Wednesday, August 03, 2022

Descending Into the Throat of a Young Iceland Cinder Cone

Screen capture the new fissure eruption taken August 3, 5:58 PM local Iceland time

With news this morning of renewed fissure eruptions in Geldingadalir Iceland, I thought it would be fun and instructive to share photos and descriptions of a unique trip I recently completed in Iceland. On the trip from July 7-17 I served as a geologic lecturer and interpreter for Smithsonian Journey's. Imagine my disappointment at missing this new activity by only a little more that two weeks. (I may go back). A live feed of the new eruption can be viewed here.

The Ericsjökull ice cap on the Ring Road to Reykjavik

After touring the island with our Smithsonian guests for nine days, I had a free day while in the capital city of Reykjavik. A chance opportunity to go on a local tour known as "Inside the Volcano" popped up for me. I jumped on it! This is an excursion a short drive out of Reykjavik where visitors descend about 150 meters through a narrow vent into an extinct cinder cone. Of course, I said yes to the opportunity.

Preparing for the short walk

After the 45-minute drive out of the city and toward an upland area, visitors are brought to a waiting room where they receive instructions and rain gear. 

Cross-section of the volcanic neck (depths in meters) with the Statue of Liberty for scale

I was impressed with the signage inside the waiting room, which graphically explained the age, composition, and eruptive history of the volcano. A great resource for folks to understand the deeper story of the "thrill descent."

The trail to Ᵽrínúkagígur, two miles one way 

The cone is called Ᵽrínúkagígur (Ᵽrínúka Crater) and it was formed about 4,500 years ago in a post-glacial eruption. Iceland classifies its younger volcanoes as glacial or post-glacial. Ᵽrínúkagígur is one of three closely-spaced scoria cones (also called cinder or tephra cones) erupted along part of Iceland's southwest rift, part of the Brennisteinsfjöll (Sulphur Mountain) rift.

The opening at the top of the cone

Finally, we arrived at the opening to the volcano. The site was discovered and initially explored only about 20 years ago. Numerous studies were made to determine the advisability and safety of developing the site for visitors. The main concern was that in most scoria cone eruptions, the removal of magma in the terminal phase of an eruption causes the crest of the newly formed cone to collapse into a crater. It was determined that this cone did not collapse due to its relatively small size. The cavity that we would descend is bell-shaped.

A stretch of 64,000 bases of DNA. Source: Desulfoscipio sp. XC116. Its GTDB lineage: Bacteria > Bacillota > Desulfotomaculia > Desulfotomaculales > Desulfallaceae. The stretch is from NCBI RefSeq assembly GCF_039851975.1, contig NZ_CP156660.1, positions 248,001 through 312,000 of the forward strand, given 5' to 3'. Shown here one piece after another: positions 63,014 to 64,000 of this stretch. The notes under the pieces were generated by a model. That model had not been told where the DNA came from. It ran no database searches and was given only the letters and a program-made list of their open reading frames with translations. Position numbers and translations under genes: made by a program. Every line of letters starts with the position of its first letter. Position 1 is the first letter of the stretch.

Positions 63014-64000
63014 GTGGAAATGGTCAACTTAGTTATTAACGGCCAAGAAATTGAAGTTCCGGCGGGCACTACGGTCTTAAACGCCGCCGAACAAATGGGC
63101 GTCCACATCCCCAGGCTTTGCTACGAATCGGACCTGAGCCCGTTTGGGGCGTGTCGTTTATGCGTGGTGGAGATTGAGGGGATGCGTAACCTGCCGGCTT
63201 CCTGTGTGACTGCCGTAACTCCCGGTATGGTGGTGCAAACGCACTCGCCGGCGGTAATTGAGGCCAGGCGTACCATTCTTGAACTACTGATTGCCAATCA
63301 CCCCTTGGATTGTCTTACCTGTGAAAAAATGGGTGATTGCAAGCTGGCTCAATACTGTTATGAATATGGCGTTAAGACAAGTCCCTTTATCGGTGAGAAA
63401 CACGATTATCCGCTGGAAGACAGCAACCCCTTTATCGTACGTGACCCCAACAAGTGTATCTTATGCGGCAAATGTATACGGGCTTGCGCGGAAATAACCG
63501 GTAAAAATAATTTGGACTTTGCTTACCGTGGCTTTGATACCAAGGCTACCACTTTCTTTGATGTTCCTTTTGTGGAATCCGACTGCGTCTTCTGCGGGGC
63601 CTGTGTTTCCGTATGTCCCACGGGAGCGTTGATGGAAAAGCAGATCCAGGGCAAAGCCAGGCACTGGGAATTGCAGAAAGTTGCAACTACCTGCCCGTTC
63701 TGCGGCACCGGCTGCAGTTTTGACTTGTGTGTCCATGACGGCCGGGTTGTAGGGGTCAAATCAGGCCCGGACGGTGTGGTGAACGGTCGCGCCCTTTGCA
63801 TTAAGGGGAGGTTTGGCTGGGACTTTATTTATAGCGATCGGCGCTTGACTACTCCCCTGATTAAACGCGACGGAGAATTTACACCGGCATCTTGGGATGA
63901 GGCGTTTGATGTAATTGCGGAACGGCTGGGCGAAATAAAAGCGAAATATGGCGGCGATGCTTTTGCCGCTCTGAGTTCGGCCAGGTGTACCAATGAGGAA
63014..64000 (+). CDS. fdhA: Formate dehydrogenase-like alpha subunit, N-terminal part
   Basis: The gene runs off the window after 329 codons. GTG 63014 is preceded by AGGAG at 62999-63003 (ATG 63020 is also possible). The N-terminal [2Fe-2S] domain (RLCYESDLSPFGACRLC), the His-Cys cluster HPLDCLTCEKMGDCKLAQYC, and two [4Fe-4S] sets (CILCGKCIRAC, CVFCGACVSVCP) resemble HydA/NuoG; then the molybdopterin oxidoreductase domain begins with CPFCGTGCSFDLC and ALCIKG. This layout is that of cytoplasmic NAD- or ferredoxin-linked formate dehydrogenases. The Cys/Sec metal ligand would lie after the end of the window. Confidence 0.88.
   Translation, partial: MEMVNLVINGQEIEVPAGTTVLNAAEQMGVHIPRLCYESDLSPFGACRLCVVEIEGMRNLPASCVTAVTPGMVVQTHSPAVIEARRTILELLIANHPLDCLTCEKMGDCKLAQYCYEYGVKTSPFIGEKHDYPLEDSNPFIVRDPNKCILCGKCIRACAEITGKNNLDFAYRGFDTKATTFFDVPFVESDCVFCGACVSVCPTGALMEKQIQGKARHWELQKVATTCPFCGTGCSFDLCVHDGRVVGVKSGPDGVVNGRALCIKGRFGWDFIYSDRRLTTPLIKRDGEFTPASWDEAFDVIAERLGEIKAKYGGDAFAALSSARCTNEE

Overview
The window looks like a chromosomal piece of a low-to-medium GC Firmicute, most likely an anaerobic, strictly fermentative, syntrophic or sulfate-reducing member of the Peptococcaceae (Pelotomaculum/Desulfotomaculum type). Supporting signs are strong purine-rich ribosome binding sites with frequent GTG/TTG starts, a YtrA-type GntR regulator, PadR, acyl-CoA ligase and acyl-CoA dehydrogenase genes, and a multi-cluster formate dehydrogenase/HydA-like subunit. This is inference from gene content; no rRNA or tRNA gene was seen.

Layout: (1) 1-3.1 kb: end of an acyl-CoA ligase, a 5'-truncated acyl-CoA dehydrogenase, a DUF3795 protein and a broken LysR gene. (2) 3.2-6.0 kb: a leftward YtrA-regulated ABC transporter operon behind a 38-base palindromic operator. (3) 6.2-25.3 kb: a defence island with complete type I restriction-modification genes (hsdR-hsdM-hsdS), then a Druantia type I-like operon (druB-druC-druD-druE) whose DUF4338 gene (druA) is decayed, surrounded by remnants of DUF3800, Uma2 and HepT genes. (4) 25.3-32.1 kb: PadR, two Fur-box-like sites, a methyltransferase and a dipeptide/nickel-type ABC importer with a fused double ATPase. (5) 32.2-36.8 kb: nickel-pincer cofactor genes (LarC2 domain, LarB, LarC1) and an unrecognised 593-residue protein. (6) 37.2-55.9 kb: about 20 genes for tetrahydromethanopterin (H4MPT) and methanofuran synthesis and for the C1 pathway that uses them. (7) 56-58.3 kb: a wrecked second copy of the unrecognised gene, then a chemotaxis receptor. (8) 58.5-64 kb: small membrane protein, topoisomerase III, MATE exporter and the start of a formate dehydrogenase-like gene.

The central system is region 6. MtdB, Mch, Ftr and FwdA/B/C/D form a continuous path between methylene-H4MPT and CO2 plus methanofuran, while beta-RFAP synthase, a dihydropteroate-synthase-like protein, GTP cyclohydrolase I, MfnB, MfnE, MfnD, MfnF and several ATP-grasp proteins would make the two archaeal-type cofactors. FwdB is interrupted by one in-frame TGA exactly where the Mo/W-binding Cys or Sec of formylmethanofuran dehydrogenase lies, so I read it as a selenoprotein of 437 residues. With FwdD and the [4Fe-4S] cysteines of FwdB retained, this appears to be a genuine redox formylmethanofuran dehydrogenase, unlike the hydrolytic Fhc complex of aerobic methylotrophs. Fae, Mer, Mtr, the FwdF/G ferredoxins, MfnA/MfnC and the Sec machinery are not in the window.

Looking down after entering the cable car

The descent takes about seven minutes. The cable car has rubber "runners" on its sides as it comes quite close to the walls. There is just enough room.

On the floor of the volcano looking up to the surface opening 

On the way down we viewed multiple dikes that were feeding the surface lava eruptions. In the photo above, note the linear dike trending upwards toward the opening and a subsidiary dike above the person with with the purple jacket.

Another party descending to the floor of the volcano

The feature is well-visited and is well-organized for visitors. Three separate parties of about seven people each are rotated through the inside the volcano and cable car at any one time. 

The trail marking the path on the volcano floor

A loop trail over very coarse rubble can be made. This is not for the faint of heart - the lighting is low, the trail very rough and water constantly drips down from the roof making things slippery.

Note the person in white for scale

The temperature is quite cold at about 38º F and many people found gloves useful on the trip. After 4500 years, the inside of the volcano has cooled sufficiently.

Dike swarm in the walls of the volcano 

The colors are due to the various states of oxidation adjacent to the dikes in the walls.

Lavacicles form on the walls 

This was a very unique trip. It is somewhat expensive being about $300 US per person. But it does include excellent and geologically literate guides, a bowl of hot, Icelandic meat soup in their kitchen near the volcano, hot tea and coffee, and heaps of fresh Icelandic air (and likely rain). See their website for more information here.

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